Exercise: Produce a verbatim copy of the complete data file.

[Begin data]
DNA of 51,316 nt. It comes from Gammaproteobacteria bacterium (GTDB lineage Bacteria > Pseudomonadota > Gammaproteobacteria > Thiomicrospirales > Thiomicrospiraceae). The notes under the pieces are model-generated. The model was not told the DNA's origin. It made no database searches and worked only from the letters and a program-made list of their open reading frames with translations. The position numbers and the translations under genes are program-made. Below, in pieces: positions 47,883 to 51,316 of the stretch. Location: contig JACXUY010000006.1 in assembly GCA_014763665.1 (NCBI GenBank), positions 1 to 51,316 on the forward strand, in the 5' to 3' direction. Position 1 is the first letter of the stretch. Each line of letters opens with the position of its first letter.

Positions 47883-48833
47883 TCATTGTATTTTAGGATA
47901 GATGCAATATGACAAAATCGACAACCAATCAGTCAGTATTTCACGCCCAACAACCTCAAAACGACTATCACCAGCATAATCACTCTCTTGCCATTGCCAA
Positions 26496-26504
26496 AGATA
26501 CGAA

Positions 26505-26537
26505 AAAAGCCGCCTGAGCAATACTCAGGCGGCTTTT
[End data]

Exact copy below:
DNA of 51,316 nt. It comes from Gammaproteobacteria bacterium (GTDB lineage Bacteria > Pseudomonadota > Gammaproteobacteria > Thiomicrospirales > Thiomicrospiraceae). The notes under the pieces are model-generated. The model was not told the DNA's origin. It made no database searches and worked only from the letters and a program-made list of their open reading frames with translations. The position numbers and the translations under genes are program-made. Below, in pieces: positions 47,883 to 51,316 of the stretch. Location: contig JACXUY010000006.1 in assembly GCA_014763665.1 (NCBI GenBank), positions 1 to 51,316 on the forward strand, in the 5' to 3' direction. Position 1 is the first letter of the stretch. Each line of letters opens with the position of its first letter.

Positions 47883-48833
47883 TCATTGTATTTTAGGATA
47901 GATGCAATATGACAAAATCGACAACCAATCAGTCAGTATTTCACGCCCAACAACCTCAAAACGACTATCACCAGCATAATCACTCTCTTGCCATTGCCAA
Positions 26496-26504
26496 AGATA
26501 CGAA

Positions 26505-26537
26505 AAAAGCCGCCTGAGCAATACTCAGGCGGCTTTT